It’s considered a management best practice that every company should conduct an employee survey of its workforce at least once a year, but the UTC Aerospace Systems–Aerostructures plant, based in Foley, Ala., takes an “even better” best practice approach when it comes to its employees. The plant, which manufactures nacelle components for jet engines, conducts six to eight employee surveys per year, as part of its Positive Employee Philosophy.
“Here at UTC Aerostructures we follow what we call the Four Gears—people, ideas, performance and integrity—as our operating principles,” explains Linda Howser, the plant’s human resources manager. “We very much believe in supporting our employees, who in turn believe in supporting our local community.” Those activities include working with such organizations as United Way, Red Cross and the American Heart Association, as well as the local Chamber of Commerce and Economic Development Alliance.
In addition, all salaried employees are required to participate in an ethics and compliance education program, and the plant has a local ethical officer to spearhead the coordination of the program.
“You would be hard pressed to find more dedicated, skilled and earnest people to work with,” notes Darrel Wilson, plant manager, on the occasion of the UTC Foley plant being named an IndustryWeek Best Plant winner. The employees all have one thing on their mind, he says, which is “doing the best job they can day in and day out to delight and deliver for our customers.”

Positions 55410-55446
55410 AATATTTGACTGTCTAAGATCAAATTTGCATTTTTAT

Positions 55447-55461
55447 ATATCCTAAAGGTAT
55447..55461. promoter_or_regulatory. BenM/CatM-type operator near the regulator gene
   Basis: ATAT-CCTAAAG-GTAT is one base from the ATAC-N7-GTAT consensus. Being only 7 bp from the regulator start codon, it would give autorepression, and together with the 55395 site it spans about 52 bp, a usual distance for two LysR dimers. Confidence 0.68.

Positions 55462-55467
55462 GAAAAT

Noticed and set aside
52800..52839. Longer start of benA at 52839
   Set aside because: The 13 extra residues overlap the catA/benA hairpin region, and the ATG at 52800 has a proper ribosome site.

Every member of the production workforce uses very detailed standard work to manufacture components to the customer’s requirements and to date the plant has documented more than 30,000 pages of standard work in support of its operations.
At the UTC Foley plant, takt time clocks throughout the facility break down an 8-hour workday (or 25,200 seconds) into four periods of 6,300 seconds each, and then count down in seconds the plant’s cadence towards reaching their production goals. UTC has found that by reducing a second here and a second there from the process, day in and day out, pretty soon they’ll have saved an entire hour.
All workers are encouraged to contribute suggestions and improvements, and work teams are engaged in problem-solving, kaizen events, conducting area environmental, health and safety inspections, and performing quality inspections.
“One day you think something is part of the standard work process, but the next day you notice there is waste in that process,” Wilson explains. “Having standard work processes is key to where we are today.”
“We run a lot of kaizen events to introduce and reinforce continuous improvement in our employees,” adds Don Chesscher, operations manager at the plant. “You can’t have standard work unless you continually repeat that process.”